Number Theory: Lecture 17

In which we study Legendre’s formula and Bertrand’s postulate.

• Proposition 52 (Legendre’s formula): Let $x \geq 10$ be a real number.  Then $\pi(x) = \pi(\sqrt{x}) - 1 + N(x, \sqrt{x})$.  Moreover, $\displaystyle N(x, \sqrt{x}) = \lfloor x \rfloor - \sum_{i \in P_{\sqrt{x}}} |A_i| + \sum_{\substack{i_1, i_2 \in P_{\sqrt{x}} \\ i_1 < i_2}} |A_{i_1} \cap A_{i_2}| - \sum_{\substack{i_1, i_2, i_3 \in P_{\sqrt{x}} \\ i_1 < i_2 < i_3}} |A_{i_1} \cap A_{i_2} \cap A_{i_3}| + \dotsb + (-1)^{\pi(\sqrt{x})} |\bigcap_{i \in P_{\sqrt{x}}} A_i|$.  We saw that this was basically the inclusion-exclusion principle.
• Lemma 53: For any natural number $n$, we have $\displaystyle \frac{2^{2n}}{2n} \leq \binom{2n}{n} < 2^{2n}$.  This came from considering $(1+1)^{2n}$.
• Lemma 54: Let $x \geq 1$ be real.  Then $\displaystyle \prod_{p \leq x} p \leq 4^x$.  We proved this by induction (having established that it suffices to prove the result for natural numbers $x$), using the key point that $\displaystyle \prod_{k+2 \leq p \leq 2k+1} p \leq \binom{2k+1}{k+1} \leq 2^{2k+1}$.
• Theorem 55 (Bertrand‘s postulate): Let $n$ be a natural number.  Then there is a prime $p$ with $n < p \leq 2n$.  We started the proof by writing $\binom{2n}{n}$ as a product of three things.  We can get upper bounds for two of them, and our aim is to show that the third part is greater than $1$.  We’ll finish this next time.

Understanding today’s lecture

You could use Legendre’s formula (well, inclusion-exclusion) to practise computing $\pi(n)$ for some small values of $n$.

Can you finish the proof of Theorem 55?  You could put together the ingredients we’ve collected so far to see where it gets you.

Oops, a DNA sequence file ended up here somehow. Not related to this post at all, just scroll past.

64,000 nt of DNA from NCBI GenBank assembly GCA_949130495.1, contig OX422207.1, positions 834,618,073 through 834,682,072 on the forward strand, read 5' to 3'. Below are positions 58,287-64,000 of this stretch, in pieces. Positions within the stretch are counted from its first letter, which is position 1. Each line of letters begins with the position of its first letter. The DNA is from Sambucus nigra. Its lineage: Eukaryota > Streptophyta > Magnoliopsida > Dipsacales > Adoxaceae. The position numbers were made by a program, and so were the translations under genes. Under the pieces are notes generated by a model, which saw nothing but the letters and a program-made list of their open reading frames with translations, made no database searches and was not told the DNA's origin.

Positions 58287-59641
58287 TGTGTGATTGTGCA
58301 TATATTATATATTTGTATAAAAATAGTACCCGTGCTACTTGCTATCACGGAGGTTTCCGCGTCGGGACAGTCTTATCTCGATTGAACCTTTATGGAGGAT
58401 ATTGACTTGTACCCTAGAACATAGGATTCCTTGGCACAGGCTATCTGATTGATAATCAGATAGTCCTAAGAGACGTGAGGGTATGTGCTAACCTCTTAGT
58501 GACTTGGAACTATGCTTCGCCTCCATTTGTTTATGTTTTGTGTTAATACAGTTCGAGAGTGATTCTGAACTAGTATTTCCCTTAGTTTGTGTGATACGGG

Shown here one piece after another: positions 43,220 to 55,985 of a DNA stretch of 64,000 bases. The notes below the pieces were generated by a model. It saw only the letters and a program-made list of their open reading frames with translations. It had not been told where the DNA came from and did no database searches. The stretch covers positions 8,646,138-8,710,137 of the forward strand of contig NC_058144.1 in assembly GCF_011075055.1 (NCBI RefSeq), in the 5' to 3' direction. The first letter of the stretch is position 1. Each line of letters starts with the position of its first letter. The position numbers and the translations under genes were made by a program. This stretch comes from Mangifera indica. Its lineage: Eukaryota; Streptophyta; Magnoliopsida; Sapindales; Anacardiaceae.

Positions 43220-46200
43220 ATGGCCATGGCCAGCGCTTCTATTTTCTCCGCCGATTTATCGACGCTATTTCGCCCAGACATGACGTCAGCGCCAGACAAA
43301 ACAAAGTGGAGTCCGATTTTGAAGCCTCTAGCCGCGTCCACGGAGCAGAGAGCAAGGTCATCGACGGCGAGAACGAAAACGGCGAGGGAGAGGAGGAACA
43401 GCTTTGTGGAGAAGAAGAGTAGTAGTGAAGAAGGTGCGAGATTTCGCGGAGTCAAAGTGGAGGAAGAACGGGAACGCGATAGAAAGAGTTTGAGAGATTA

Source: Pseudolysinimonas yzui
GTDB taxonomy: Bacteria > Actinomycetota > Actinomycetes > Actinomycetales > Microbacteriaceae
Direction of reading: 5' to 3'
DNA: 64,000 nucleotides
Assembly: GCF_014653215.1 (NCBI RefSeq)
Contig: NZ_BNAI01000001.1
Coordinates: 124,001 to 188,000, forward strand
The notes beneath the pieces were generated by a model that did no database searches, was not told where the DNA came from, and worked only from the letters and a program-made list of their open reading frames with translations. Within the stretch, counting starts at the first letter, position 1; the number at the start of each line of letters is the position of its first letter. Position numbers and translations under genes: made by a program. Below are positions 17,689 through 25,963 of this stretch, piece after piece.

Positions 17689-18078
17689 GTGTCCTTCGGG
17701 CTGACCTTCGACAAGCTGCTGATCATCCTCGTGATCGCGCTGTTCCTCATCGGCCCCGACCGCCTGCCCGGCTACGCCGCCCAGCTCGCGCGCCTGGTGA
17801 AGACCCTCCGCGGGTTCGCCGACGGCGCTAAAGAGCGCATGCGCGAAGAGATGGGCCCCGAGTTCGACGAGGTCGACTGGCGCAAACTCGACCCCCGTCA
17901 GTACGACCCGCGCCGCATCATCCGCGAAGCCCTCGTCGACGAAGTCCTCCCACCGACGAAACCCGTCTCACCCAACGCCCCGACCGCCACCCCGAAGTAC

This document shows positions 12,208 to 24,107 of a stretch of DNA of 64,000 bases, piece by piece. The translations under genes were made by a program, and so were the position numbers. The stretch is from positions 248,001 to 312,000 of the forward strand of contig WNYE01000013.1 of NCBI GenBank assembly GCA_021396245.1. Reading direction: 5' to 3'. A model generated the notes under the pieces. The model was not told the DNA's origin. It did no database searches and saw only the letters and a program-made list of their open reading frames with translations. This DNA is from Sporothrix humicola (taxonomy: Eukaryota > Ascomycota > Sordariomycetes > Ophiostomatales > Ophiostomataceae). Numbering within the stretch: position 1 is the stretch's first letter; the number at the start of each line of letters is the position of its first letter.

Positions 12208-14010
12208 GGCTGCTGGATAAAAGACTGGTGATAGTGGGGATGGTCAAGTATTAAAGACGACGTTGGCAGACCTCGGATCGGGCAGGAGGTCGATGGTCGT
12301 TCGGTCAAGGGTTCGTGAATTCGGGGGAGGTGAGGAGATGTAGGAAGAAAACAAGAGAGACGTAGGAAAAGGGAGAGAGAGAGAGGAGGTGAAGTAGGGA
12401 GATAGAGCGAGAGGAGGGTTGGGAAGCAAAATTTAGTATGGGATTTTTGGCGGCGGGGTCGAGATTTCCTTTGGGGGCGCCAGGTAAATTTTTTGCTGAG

I mentioned that there is a field of study called sieve theory.  In addition to the Wikipedia page, you might also like to look at this blog post by Terry Tao.

Erdős and Surányi (Topics in the theory of numbers) discuss Bertrand’s postulate and a number of other interesting results relating to the distribution of the primes.  There’s also a proof of Bertrand’s postulate in Hardy and Wright (An Introduction to the Theory of Numbers).

Preparation for Lecture 18

Of course, you should try to finish the proof of Bertrand’s postulate for yourself.

Then next time we’ll have another change of topic.  We’re going to think about approximating irrational numbers by rationals (Diophantine approximation).  The aim is to get a very good approximation by a rational with very small denominator.  How would you go about finding a good rational approximation to $\sqrt{2}$ or $\pi$, for example?  If you find a good approximation, can you be confident that it’s the best option?  (That is, could there be another rational with smaller denominator that gives a better approximation?)